HOW I DO IT:
After getting a couple of comments about the organization going into this piece and I realized that now would be a good time to look at how I approach my more elaborate projects.
I also just read Robin Atkins "One Bead At A Time" and was inspired to share what I do to create art.
I start all of my larger projects with a sketch book. How I start there depends on how I am coming at the project. Sometimes I have a theme in mind; a season, trees, ponds, crystals or purse and I just start sketching ideas. This stage can take hours to weeks depending on how quickly a sketch grabs my attention and says "work with me." I will often refine my idea with more sketches until I have a good idea where I want to go. I go by what feels right and although I know all that goes into "good" art I tend to work intuitively, if it feels right I am less likely to have problems later.
An important consideration for me is that I don't design with the idea of how I am going to accomplish something. I start with the idea that I like and figure out how once I have a good idea where I am going. For me I really enjoy figuring out how to accomplish the idea. I have learned new beading techniques, tried new supplies and made myself stretch creatively this way.
At this point I gather supplies, again I go a lot by what feels right for the mood, season or whatever I am trying to convey. I tend to collect supplies so quite often I already have something that will work, occasionally I will need something more (mmmm more supplies, yeah!). Quite often I will not be sure how I am going to execute my idea so I may end up with supplies I don't use and have to get others later.
For a project this big I work full scale for finishing the design. It helps me to see where I want to go. I do not consider a design finished until the piece is finished and the whole process is fluid, ideas come and go. Some ideas get used others go on to the back burner for some future project.
I am a detail loving person (probably the reason I love working with 15/0 seed beads). I tend to take detail photos of nature and like to draw/paint things like lichen, and other small things. I don't work improvisationally. I almost always have a plan of some sort, I have not found that this limits my creativity because I tend to work very intuitively so that I go with what I feel like doing as I work on a piece letting the piece evolve as I go. Of course after reading Robin's book I am tempted to try something completely without a plan, pick a fabric some beads and just go. I have a feeling for me this would be very challenging, way outside my comfort zone.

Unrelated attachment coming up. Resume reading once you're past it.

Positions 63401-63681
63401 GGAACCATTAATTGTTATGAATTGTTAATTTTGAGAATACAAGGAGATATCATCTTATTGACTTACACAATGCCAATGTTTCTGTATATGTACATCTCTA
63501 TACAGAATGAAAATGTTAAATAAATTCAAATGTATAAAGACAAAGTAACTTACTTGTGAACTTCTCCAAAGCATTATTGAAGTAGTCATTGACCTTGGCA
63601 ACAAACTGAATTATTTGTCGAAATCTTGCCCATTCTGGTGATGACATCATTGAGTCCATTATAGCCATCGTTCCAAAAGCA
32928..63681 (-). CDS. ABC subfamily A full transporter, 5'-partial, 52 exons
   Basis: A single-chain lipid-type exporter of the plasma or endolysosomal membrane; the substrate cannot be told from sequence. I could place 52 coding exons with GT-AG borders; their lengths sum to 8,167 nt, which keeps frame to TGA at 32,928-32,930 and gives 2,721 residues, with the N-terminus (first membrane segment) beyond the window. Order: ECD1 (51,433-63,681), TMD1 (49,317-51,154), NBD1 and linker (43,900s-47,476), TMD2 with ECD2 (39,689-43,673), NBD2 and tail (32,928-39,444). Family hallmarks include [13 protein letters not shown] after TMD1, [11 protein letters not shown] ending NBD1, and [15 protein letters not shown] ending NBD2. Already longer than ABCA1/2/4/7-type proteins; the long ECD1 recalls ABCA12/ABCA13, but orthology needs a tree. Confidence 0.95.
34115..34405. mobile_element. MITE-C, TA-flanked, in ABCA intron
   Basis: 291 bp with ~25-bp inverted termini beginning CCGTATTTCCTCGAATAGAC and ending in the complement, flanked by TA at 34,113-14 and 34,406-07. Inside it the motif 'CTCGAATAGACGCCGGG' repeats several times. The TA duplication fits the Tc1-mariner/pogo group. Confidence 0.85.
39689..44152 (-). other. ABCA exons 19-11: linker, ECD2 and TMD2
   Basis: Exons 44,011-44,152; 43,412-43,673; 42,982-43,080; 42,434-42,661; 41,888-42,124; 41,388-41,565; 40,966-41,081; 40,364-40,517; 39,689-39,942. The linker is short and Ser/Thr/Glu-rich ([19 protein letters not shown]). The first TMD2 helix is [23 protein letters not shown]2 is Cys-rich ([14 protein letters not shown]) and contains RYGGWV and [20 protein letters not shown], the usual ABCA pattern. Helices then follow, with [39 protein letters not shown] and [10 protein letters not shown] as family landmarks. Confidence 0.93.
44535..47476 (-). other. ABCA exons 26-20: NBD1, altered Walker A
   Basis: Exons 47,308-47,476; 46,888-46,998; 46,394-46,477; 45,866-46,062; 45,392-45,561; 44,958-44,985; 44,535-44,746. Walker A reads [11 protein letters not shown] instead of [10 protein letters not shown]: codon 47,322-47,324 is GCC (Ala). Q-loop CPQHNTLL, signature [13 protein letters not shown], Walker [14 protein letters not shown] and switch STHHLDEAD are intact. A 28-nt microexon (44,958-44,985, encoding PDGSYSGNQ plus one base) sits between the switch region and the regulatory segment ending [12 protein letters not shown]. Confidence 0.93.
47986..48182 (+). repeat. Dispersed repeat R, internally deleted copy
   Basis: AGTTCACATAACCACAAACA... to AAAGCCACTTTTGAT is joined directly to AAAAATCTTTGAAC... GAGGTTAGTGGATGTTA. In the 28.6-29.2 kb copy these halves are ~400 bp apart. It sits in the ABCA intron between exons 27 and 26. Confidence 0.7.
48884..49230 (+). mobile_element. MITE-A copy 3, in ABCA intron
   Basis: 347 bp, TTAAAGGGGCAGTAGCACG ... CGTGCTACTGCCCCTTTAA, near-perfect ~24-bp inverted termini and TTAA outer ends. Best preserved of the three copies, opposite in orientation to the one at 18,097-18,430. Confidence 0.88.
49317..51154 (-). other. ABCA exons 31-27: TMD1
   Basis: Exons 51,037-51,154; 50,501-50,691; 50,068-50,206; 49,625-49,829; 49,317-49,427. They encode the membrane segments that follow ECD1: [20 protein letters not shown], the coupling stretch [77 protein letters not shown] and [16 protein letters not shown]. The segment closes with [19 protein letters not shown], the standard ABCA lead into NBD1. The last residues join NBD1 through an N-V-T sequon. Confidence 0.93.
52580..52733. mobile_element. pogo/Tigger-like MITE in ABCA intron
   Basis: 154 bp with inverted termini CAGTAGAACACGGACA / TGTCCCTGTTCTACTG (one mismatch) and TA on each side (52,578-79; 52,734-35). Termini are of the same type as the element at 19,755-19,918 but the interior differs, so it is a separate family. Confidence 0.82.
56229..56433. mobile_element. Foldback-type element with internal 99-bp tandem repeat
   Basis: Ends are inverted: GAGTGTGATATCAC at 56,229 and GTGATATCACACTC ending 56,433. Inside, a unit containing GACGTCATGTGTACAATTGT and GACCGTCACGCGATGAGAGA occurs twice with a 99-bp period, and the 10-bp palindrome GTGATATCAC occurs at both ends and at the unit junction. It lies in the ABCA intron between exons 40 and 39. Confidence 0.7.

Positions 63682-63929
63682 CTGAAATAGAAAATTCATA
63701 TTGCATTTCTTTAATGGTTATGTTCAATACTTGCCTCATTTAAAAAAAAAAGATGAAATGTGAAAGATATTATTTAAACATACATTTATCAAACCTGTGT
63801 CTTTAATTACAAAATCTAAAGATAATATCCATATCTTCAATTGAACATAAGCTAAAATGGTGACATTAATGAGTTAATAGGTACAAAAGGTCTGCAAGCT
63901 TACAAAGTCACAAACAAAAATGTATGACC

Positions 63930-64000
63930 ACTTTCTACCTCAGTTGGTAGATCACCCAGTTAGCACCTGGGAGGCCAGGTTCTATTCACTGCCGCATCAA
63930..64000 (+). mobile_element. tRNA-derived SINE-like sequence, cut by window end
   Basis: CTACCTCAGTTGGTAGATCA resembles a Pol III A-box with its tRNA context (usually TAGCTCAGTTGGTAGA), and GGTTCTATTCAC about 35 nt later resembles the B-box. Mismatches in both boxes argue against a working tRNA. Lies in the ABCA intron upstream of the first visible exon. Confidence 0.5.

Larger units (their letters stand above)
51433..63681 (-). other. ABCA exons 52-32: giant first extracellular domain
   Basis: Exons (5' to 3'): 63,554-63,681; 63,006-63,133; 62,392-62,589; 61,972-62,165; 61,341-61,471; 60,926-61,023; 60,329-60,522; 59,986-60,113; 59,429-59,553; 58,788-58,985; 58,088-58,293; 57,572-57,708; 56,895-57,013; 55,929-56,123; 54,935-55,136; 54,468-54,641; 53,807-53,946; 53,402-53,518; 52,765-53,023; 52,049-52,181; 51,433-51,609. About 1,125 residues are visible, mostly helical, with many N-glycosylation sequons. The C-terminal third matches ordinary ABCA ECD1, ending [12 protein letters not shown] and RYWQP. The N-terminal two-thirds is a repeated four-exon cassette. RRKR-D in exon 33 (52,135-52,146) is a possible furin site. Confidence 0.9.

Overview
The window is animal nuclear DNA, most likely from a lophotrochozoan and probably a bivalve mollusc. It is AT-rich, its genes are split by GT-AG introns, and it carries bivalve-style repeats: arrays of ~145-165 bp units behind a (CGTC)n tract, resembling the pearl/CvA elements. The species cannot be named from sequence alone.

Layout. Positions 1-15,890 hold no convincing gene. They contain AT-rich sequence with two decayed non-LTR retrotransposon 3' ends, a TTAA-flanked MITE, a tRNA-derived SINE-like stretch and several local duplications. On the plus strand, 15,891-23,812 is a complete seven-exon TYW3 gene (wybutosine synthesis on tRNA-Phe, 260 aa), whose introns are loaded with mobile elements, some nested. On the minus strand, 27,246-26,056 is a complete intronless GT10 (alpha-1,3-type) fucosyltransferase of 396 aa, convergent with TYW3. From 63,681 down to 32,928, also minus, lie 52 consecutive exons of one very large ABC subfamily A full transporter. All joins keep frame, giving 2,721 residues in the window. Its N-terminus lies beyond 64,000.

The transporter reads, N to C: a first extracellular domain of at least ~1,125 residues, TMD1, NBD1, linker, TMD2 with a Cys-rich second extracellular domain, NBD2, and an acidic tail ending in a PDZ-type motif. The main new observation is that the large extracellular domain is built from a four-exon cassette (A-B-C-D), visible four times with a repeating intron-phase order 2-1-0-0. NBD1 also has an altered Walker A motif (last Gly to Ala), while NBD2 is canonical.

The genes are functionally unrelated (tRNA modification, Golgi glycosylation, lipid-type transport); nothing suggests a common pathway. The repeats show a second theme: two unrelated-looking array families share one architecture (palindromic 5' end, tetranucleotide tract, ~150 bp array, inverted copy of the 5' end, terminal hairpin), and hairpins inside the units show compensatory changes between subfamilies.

IT'S A SECRET:
As I was playing with the idea of my tree and I knew I was going to use my animal totems and animals that have personal meaning to me I decided to re-read the information that I had on them. I have Ted Andrews "Animal Speak" and have found it really useful source. One of things I noticed in reading about the animals again is that a number of the animals that I am including are guides or guardians to the other side (spirit realm, fairy realm however you want to look at it). One morning after this while I was out walking I realized that what the piece needed was a doorway to the other side. I am still working on the idea of how I want to have through my secret doorway. At the moment I am leaning toward mirror tiles that would have beaded bezels. When you opened the door you would see yourself in a mosaic of mirrors. The other side is in essence already inside of us. I would love to hear any other ideas people have.
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